For the past century, Congress has imposed a statutory limit on how much the United States can borrow. In theory, this limit is supposed to impose fiscal discipline upon spendthrift politicians.
In practice, it does no such thing.
The debt ceiling doesn't actually restrict how much Congress can spend. It merely restricts the Treasury Department's ability to pay bills Congress has already incurred. Year after year, Congress has passed budgets that authorize spending well beyond expected revenue, then raised the debt ceiling so that Treasury can borrow to make up the shortfall.
As a result, the main role of the debt ceiling in recent years has been as political hostage. Every year or so, when it comes time to raise the debt limit, attention-seeking politicians demand concessions in exchange for their precious votes.
This strategy is attractive because everyone (well, almost everyone) knows that defaulting on our debt would be disastrous.
It would make the United States a deadbeat, jeopardizing our ability to continue paying basic obligations such as Social Security checks, military salaries and interest payments.
Not to mention that it would violate the Constitution, which says, "The validity of the public debt of the United States . . . shall not be questioned."
It would also send the global financial system into a tailspin.
U.S. debt is considered the safest of safe assets, which is why lots of other financial products are benchmarked to U.S. Treasury yields. If our creditors doubt they'll receive full and timely payments, Treasury yields will rise, setting off a chain reaction of chaos and panic in markets throughout the world.
Now, technically, we already reached our borrowing limit in early December. Since then, Treasury has been resorting to "extraordinary measures" to prevent default. This essentially means moving money around so we can meet our obligations without issuing new debt.
At some point, though, those measures will get exhausted. And that some point is coming sooner than previously expected.
In November, the Congressional Budget Office projected that Treasury would run through those extraordinary measures around late March or early April. But then Republicans passed their ginormous tax bill.
The new law cuts taxes for most Americans this year, which means that withholding from employee paychecks will drop starting no later than mid-February. Individual income tax revenue will therefore be about $10 billion to $15 billion less per month than the CBO previously estimated.
Thus, the CBO says that Treasury will probably run out of money in the first half of March, possibly sooner. In a letter this week to House Speaker Paul D. Ryan (R-Wis.), Treasury Secretary Steven Mnuchin understandably pleaded with Congress to "protect the full faith and credit of the United States by acting to increase the statutory debt limit as soon as possible."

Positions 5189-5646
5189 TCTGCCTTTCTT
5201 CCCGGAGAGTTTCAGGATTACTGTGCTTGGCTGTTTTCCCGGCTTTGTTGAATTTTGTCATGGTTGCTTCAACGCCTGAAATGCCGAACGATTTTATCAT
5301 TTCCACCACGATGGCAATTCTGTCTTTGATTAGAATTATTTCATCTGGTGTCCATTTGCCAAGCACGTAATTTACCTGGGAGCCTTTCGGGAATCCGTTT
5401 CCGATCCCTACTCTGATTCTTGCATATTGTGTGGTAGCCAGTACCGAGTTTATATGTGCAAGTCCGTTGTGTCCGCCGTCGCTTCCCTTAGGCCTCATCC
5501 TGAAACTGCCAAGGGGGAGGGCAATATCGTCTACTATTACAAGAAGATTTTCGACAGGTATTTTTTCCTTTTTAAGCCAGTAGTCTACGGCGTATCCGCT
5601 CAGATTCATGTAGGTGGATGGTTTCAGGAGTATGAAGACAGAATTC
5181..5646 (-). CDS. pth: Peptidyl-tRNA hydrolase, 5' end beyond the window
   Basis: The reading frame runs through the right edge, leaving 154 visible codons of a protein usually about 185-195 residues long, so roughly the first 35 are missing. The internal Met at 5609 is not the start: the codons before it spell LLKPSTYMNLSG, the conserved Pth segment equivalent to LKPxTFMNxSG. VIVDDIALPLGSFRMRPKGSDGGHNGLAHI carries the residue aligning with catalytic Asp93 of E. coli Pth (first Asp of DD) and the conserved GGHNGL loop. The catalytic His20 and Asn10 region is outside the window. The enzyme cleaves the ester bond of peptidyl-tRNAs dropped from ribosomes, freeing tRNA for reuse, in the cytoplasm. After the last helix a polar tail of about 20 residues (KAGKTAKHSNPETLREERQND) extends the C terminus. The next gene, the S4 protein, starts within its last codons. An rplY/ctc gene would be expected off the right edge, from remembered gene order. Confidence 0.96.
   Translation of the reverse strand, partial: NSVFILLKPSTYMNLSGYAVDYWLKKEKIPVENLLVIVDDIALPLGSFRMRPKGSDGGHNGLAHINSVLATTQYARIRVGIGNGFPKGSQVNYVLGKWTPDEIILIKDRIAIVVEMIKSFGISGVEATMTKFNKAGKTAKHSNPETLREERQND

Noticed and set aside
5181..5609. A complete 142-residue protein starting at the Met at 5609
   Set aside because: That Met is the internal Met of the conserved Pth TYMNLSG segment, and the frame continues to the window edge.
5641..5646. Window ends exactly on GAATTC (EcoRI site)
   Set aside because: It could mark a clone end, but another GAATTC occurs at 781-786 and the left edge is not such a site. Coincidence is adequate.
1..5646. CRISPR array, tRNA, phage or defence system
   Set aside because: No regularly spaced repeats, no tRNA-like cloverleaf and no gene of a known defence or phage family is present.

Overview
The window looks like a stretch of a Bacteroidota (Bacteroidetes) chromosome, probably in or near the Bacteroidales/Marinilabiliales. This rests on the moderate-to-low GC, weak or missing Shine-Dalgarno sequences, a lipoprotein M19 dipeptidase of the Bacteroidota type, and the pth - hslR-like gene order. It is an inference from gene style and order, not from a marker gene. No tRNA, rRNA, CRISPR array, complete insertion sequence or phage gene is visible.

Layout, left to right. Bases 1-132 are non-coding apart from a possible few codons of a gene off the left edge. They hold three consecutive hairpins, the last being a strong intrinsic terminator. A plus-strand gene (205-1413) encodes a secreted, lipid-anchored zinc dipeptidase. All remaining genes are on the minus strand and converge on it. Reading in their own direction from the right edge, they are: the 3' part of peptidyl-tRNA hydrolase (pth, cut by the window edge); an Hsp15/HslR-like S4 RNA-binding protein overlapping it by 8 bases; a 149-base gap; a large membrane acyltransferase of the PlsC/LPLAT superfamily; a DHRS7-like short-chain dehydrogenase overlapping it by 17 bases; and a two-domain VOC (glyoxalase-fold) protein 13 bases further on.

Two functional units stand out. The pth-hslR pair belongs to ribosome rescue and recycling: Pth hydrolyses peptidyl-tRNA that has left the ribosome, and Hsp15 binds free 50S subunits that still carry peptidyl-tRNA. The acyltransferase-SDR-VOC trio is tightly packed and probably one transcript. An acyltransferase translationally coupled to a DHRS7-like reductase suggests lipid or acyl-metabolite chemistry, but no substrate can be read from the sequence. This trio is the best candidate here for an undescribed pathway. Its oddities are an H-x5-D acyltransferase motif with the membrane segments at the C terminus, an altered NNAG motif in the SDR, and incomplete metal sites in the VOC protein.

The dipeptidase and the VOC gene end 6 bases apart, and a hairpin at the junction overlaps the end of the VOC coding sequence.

Not raising the debt ceiling once seemed totally unthinkable. These days, less so.
We came dangerously close to default in 2011, prompting Standard & Poor's to downgrade the country's creditworthiness. Since then, the nation's political leadership has only deteriorated.
During the presidential campaign, then-candidate Donald Trump made distressingly cavalier comments about defaulting on our debt. Then, when he assumed office, he appointed as his top budget honcho Mick Mulvaney. Mulvaney had been one of the ringleaders of the 2011 debt-ceiling showdown, voted against raising the limit four times and publicly questioned whether it would be so bad if we stopped paying all our bills.
Congress, meanwhile, has a lot of other time-sensitive issues on its plate right now, including passing a budget and negotiating an immigration deal that will (hopefully) protect "dreamers."
Ryan has also not exactly proven adept at herding all the cats in his party. Republican lawmakers have lately been rewarded for grandstanding and going rogue, which hardly suggests they'll fall in line when a delectable hostage such as the debt limit is there for the taking.
The best thing Congress could do at this point would be to eliminate the debt ceiling once and for all. But barring that, resetting the doomsday clock for another year — swiftly, well before markets begin to panic — would still be better than nothing.
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